This first week of 2018 has been an intimidating one for foraging. Cyclone bombs are smashing against the east coast. Iguanas are falling from trees in Florida. Here in Vermont, it is cold. Damn cold. So cold that porcupine pee freezes before hitting the ground.
In times like these it is difficult to muster up the nerve to walk from the front door to the car let alone strap on a pair of snow shoes and trudge through the forest looking for edible plants. All I wanted to do this week was cuddle under a fleecy blanket, sip on some tea, and wait for more civilized weather. So that’s exactly what I did. I decided that for the first week in this year long project, I would go easy on myself and make some “Tree Tea.”
There are two ingredients in Tree Tea: evergreen needles (spruce, hemlock, fir, or pine) and water. Not too complicated. I’ve made this tea probably a hundred times in large batches with a few handfuls of white pine needles thrown into a kettle and brewed over a campfire. When sitting down to write a one serving recipe, I realized that I’ve never measured quantities, kept track of steep time, or gave much consideration to the prepping of the needles. Time to hone in on what makes a good tree tea and stop leaving things up to chance.
First off, let’s look at the different options of evergreen trees. This time of year there are spruce, hemlock (the tree, not the member of the carrot family that will kill you), fir, and pine. Early in the week I braved the cold and collected needles from each species. After thawing out, I soon found myself steeped (pun intended) in tea experimentation. Starting off with Red Spruce, Picea rubens, I followed an online recipe that called for steeping 4 twigs of needles in one cup of hot water for 10 minutes. The result was pretty darn weak and had no color. For the second batch I had my 2 year old son, who for the purposes of this blog will be affectionately referred to as the “Man Cub,” bruise 1 cup of needles with a stone to help release their juices, placed them in a small pot with just enough water to cover and then brought it to a boil and reduced to a simmer for 10 minutes. This extended exposure to higher heats proved too potent, pulling out too many resins causing for a bitterly unpalatable tea. It probably also destroyed more of the vitamin C. Strike two. I felt like the higher ratio of needles to water from batch #2 was on the right track but I decided to steep rather than simmer. So, I packed a small thermos with 1 cup of bruised spruce needles, poured 2 cups of boiling water over the top, covered and let it steep for 30 minutes. The result was much closer to what I was looking for: full citrus flavor, minimal hints of resin, and an olfactory punch of Christmas, leaving my taste buds feeling light and cheery.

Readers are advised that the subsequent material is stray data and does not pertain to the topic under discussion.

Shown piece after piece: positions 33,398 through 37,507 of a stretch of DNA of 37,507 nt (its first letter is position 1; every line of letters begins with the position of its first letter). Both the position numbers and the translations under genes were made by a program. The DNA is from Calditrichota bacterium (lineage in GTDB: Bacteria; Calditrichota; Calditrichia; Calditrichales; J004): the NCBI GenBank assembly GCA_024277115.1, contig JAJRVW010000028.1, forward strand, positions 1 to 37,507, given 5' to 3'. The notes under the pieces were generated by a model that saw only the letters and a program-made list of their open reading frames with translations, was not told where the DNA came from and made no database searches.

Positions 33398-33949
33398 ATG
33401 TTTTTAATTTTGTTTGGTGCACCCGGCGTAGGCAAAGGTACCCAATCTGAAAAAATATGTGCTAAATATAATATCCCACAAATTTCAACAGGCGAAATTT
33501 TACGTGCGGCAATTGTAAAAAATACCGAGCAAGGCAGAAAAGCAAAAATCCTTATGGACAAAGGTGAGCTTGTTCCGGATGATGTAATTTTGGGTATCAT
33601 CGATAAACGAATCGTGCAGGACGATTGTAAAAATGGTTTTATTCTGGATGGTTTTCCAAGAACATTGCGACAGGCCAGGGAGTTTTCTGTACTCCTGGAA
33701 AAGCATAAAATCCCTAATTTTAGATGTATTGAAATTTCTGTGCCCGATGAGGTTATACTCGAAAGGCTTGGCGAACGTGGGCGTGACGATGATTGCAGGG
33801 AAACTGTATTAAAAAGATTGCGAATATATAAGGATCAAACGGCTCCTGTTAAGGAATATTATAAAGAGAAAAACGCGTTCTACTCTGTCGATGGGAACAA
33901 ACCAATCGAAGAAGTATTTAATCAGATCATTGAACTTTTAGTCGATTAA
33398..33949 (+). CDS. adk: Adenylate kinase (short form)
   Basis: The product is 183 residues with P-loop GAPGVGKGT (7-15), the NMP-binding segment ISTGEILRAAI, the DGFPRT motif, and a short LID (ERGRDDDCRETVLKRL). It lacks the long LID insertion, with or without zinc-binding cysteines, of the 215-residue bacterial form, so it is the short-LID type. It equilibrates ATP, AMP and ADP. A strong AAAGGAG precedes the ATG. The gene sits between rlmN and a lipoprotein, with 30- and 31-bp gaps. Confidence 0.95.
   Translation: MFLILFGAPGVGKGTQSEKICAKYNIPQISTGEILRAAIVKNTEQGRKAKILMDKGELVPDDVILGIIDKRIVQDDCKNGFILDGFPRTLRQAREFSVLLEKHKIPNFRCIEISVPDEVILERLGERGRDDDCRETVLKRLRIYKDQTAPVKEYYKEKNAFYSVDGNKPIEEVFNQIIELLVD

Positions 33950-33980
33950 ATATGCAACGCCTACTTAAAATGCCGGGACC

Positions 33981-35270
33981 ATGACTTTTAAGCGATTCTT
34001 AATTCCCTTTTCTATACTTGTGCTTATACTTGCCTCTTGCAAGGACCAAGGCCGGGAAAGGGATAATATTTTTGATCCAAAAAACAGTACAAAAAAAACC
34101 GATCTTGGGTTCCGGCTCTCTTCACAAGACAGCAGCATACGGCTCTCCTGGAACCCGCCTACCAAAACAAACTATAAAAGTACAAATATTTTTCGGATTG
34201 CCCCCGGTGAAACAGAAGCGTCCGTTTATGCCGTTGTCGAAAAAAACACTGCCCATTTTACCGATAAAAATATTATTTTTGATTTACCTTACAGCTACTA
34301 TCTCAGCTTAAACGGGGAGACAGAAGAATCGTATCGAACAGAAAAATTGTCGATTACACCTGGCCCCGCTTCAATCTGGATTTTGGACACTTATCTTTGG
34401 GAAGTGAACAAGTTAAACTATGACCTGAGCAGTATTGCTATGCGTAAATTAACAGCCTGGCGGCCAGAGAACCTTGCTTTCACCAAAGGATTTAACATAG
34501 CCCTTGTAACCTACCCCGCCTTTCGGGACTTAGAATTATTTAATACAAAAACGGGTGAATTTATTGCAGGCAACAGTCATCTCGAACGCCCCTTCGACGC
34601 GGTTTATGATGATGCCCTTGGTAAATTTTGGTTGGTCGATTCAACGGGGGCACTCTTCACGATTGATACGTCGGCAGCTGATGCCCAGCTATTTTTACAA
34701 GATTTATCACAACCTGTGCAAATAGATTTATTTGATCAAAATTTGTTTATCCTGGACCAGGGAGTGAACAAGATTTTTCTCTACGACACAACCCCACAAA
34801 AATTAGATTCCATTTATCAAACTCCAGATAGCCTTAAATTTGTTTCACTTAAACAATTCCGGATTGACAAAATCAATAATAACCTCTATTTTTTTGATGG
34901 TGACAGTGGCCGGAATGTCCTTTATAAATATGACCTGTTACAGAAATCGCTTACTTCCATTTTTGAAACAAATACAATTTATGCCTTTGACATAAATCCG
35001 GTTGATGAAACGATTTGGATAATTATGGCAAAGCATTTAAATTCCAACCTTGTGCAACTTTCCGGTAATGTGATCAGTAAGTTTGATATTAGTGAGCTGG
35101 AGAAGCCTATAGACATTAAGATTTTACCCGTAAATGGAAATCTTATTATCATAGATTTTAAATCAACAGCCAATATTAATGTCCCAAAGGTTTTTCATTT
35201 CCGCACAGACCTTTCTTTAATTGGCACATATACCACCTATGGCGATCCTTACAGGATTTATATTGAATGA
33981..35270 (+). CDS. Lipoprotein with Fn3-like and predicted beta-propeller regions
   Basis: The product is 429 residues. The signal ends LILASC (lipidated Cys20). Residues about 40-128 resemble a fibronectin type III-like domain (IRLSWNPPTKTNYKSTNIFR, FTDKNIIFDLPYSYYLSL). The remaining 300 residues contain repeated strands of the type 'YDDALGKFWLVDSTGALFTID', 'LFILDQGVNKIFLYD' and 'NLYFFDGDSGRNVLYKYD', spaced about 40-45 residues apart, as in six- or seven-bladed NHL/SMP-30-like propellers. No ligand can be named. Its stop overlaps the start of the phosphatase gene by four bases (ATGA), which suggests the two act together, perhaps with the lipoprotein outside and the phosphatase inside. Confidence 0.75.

I repeated this process with the other three species. White Pine, Pinus strobus, seems to
be the needle of choice for many foragers. It was fine. Slightly citrusy but underwhelming. The flavor of the tea may have been affected by the fact that I harvested the needles while it was -12 degrees out and they were desiccated and droopy. I’ll try again once the temps rise and the needles plump up again. The thermos method performed well with this species too.
Eastern Hemlock, Tsuga canadensis, also did best with the thermos, though it probably would have been fine with only 20 minutes of steeping. It was the most subdued of the four teas, but in a good way. Below the surface of citrus notes, there was on undercurrent of something more mellow and comforting. Further experimentation with the delicate flavors of this species is needed.
The Balsam Fir, Albies balsamea, actually did better with the lower needle to water ratio, producing a tea that had poor color, but tasted kind of like watered down Smarties candy. The prolonged thermos steeping method of the spruce proved too much for this resinous evergreen and was nearly undrinkable. The stronger flavors of this species may be better suited elsewhere.
All in all, I feel that this was a positive step towards the perfect cup of “Tree Tea.” Clearly, more experimentation will be needed and many more cups of tea will need to be sipped. I’ll revisit this post once I feel that I have it more dialed in.